Tim Mulderink, owner of The Chef and His Wife, well remembers his first successful attempt at making pancakes.
"My interest in cooking started when I would watch my father make breakfast," he recalls. "At 7 years old, I was so excited the day I flipped my first pancake."
A few years later, at a time when celebrity chefs were just beginning to appear on TV, his interest in the culinary arts was piqued by Julia Child, Graham Kerr and Justin Wilson. So it was only natural Mulderink would enroll in a two-year culinary program at Washburne Trade School in his native Chicago, all while he practiced his skills working full-time in various kitchens every night till midnight.
Since then, he's been a baker, culinary instructor, executive chef and mentor. He's worked in contract-business cafeterias around the Midwest, including as a research and development chef for Schwann's Food Service in Minnesota, where he learned the art of retaining flavor in frozen, packaged foods. His favorite job was at the Opryland theme park in Nashville. It was there that he learned a great deal about cooking in volume.
"Any given day at Opryland, we'd prepared food for 20,000-plus people. Plus, we made special meals for all the entertainers, like Garth Brooks and Minnie Pearl," he says.
His last corporate position was at Volkswagen in Chattanooga, where he was executive chef for four years. At the same time, he was starting a small catering business. As his side business grew, he realized a decision must be made, so he left Volkswagen to start The Chef and His Wife in his home kitchen. It didn't take long to outgrow that, so he moved the business into a church kitchen before relocating to its current location in Middle Valley,
The Chef and his Wife is a food-service model built on three concepts: fully cooked, made-from-scratch carry-out meals; catering; and grocery-store retail with four flavors of pimento cheese sold in area Food City stores.
Q: Why did you decide to go into catering rather than work in a restaurant?
A: The primary reason I worked in contract-business cafeterias was because I wanted a balance of life, raising a family and following my passion to cook.
Q: Was it difficult getting your pimento cheese into Food City?
A: It took almost a year to get the approval to stock Food City with all four flavors — original, smoked gouda, jalapeno and Smokin' Hot. We're now in 25 Food City stores in Cleveland, Chattanooga and Dalton, and we've been invited to grow into the other 100 Food City grocery stores. Locally, we are in Vinterest Antiques and Chattanooga Mercantile, too.
Q: What advice do you have for someone who wants to sell food on a retail level?
A: You have to be patient, know the process and have a product with a sustainable point of difference.
Q: What's the most-memorable party you've catered?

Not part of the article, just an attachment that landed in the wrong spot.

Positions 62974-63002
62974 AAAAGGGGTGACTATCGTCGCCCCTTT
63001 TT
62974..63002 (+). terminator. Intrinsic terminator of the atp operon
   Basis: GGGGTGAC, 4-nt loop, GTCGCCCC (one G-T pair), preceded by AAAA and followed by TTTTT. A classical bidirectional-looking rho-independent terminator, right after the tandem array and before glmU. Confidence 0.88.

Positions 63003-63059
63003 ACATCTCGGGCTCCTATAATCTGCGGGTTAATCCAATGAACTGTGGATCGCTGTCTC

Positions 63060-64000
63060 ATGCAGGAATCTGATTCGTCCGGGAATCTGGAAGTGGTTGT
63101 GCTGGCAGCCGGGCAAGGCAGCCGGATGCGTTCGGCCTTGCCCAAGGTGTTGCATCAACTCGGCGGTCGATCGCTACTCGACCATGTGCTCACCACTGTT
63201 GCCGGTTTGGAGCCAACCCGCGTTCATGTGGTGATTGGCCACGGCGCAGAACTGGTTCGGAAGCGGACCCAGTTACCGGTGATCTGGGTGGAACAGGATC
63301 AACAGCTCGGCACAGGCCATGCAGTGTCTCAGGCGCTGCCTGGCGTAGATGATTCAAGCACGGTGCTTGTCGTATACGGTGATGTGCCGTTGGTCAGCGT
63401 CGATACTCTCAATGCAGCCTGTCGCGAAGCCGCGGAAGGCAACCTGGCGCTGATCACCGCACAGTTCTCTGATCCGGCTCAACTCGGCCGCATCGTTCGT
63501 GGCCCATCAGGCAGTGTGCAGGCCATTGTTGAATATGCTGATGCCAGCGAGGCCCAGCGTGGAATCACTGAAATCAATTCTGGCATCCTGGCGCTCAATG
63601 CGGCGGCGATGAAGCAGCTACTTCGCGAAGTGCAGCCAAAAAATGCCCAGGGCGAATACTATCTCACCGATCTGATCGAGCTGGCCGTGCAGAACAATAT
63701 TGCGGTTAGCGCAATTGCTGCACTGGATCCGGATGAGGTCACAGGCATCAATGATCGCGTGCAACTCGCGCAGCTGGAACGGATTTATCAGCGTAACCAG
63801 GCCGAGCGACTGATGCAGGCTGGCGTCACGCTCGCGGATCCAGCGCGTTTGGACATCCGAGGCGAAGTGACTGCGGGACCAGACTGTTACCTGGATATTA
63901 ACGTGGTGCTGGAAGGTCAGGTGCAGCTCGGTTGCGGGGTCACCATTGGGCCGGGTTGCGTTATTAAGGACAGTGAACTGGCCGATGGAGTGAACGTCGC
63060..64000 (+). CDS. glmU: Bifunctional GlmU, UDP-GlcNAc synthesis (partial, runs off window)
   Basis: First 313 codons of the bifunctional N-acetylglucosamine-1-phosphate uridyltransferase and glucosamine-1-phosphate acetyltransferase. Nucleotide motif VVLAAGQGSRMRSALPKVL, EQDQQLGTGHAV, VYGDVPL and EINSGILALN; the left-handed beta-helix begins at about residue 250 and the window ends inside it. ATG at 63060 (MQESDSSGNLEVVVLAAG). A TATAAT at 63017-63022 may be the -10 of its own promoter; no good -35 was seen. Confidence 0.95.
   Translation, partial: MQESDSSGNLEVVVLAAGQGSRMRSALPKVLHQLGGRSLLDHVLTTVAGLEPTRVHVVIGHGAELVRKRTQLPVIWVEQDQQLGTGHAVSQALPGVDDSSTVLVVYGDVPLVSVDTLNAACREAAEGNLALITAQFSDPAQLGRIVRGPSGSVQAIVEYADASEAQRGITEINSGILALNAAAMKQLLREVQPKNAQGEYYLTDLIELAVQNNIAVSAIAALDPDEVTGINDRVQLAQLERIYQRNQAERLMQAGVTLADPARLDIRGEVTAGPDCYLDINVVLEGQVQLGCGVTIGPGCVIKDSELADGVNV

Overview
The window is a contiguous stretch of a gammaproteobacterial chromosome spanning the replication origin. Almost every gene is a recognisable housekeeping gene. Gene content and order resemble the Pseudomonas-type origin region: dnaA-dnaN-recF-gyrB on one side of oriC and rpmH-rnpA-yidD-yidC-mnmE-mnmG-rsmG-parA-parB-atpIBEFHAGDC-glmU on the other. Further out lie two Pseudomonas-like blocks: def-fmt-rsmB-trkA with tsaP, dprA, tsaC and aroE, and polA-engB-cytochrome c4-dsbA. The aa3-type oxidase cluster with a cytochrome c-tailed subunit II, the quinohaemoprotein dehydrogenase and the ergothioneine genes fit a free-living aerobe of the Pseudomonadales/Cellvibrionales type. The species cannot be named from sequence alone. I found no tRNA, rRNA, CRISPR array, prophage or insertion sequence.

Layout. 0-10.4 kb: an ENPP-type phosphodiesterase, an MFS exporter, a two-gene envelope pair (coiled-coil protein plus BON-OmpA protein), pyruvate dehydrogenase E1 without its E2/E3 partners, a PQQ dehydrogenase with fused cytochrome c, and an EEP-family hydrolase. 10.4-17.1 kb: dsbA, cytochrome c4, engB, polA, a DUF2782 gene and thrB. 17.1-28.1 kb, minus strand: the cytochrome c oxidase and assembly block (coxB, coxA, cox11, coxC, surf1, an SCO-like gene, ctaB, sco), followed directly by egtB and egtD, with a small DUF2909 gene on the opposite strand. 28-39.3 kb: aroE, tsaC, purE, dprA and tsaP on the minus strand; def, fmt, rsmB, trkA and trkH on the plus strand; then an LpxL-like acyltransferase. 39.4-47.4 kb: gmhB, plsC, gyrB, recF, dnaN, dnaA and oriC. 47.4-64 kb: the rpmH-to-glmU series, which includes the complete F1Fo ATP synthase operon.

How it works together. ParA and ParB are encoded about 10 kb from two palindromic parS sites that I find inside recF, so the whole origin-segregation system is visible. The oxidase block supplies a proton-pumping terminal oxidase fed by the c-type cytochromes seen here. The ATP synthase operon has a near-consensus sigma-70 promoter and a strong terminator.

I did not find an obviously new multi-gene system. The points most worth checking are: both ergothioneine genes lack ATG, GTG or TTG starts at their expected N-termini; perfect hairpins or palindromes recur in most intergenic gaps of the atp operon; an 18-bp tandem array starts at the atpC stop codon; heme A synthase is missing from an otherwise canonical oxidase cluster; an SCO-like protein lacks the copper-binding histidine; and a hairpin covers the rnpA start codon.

A: There was the time we served 2,000 people at the opening of the King Tut exhibit at the Field Museum in Chicago. It was a black-tie, sit-down meal, and someone accidentally put salt in the sugar bowls. We scrambled to remove them from the tables before coffee was served.
Q: What's the most-popular menu item at The Chef and His Wife?
A: Chicken potpie. It's become so popular, we make them all year long.
Q: What's your favorite menu item to prepare?
A: Sausage and chicken gumbo. It's a long process to make sure the roux is cooked to the right color and the flavors are balanced.
Q: Whom do you consider your mentor in the culinary world?
A: There've been many chefs who mentored me in culinary and people management, including chef Frank Lopez, one of my baking instructors in Chicago, and Doc Jensen, who was at Opryland. They were amazing teachers who taught me the "no-shortcuts" disciplines in the kitchen.
Q: Describe your dream dinner?
A: I'd invite Julia Child, so I could tap into her knowledge; Red Skelton for his humor; and my wife, Shelley, there to share the experience.
Q: What is your most unforgettable food experience?
A: Shelley and I attended the Banquet of Hoshena in Nashville. It was an intimate, three-dimensional, animated story projected onto our table as we were served a delicious, five-course meal.
Q: What cookbook or website do you turn to for inspiration?
A: I mostly use Eating Well and the Food Network website for healthy menu ideas.
Q: What's the most-important tool in your kitchen?
A: I call it the "million-dollar spatula." A spatula will save a million dollars' worth of food product that might otherwise be trashed down the drain. It's the perfect tool for scraping out food remaining in your pans, cans and pots.
Here's one of Mulderink's recipes that's quick and easy and perfect for your holiday parties.
Chili Pimento Cheese Party Dip
2 (8-ounce) containers Chef Tim's pimento cheese, any flavor, or your favorite brand
1 (16-ounce) container Chef Tim's Chili or your favorite brand (see note)
Combine ingredients well, pour into a casserole dish and bake at 350 degrees for 10-12 minutes or until bubbly. Serve with tortilla chips.
Note: Chef Tim's chili is available at The Chef and His Wife store in Hixson or online at thechefandwife.com.
Email Anne Braly at firstname.lastname@example.org.